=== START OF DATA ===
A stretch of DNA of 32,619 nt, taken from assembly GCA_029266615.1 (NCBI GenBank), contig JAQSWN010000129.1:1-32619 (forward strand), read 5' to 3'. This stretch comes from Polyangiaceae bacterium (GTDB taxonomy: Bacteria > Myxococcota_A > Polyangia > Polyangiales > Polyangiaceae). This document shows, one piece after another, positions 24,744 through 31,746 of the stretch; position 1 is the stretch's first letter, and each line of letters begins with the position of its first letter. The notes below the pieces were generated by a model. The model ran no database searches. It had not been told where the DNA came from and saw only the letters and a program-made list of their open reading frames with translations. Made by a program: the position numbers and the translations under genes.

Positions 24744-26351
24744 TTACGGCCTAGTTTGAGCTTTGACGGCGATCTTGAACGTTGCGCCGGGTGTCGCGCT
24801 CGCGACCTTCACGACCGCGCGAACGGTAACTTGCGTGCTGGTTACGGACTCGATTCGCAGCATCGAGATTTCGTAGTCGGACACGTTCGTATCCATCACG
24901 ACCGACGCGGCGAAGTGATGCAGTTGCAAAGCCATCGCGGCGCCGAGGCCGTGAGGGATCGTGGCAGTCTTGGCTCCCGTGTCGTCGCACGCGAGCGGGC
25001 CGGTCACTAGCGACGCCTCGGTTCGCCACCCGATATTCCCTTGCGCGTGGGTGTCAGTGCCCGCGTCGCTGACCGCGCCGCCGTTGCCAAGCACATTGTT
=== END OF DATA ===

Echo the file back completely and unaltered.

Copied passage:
A stretch of DNA of 32,619 nt, taken from assembly GCA_029266615.1 (NCBI GenBank), contig JAQSWN010000129.1:1-32619 (forward strand), read 5' to 3'. This stretch comes from Polyangiaceae bacterium (GTDB taxonomy: Bacteria > Myxococcota_A > Polyangia > Polyangiales > Polyangiaceae). This document shows, one piece after another, positions 24,744 through 31,746 of the stretch; position 1 is the stretch's first letter, and each line of letters begins with the position of its first letter. The notes below the pieces were generated by a model. The model ran no database searches. It had not been told where the DNA came from and saw only the letters and a program-made list of their open reading frames with translations. Made by a program: the position numbers and the translations under genes.

Positions 24744-26351
24744 TTACGGCCTAGTTTGAGCTTTGACGGCGATCTTGAACGTTGCGCCGGGTGTCGCGCT
24801 CGCGACCTTCACGACCGCGCGAACGGTAACTTGCGTGCTGGTTACGGACTCGATTCGCAGCATCGAGATTTCGTAGTCGGACACGTTCGTATCCATCACG
24901 ACCGACGCGGCGAAGTGATGCAGTTGCAAAGCCATCGCGGCGCCGAGGCCGTGAGGGATCGTGGCAGTCTTGGCTCCCGTGTCGTCGCACGCGAGCGGGC
25001 CGGTCACTAGCGACGCCTCGGTTCGCCACCCGATATTCCCTTGCGCGTGGGTGTCAGTGCCCGCGTCGCTGACCGCGCCGCCGTTGCCAAGCACATTGTT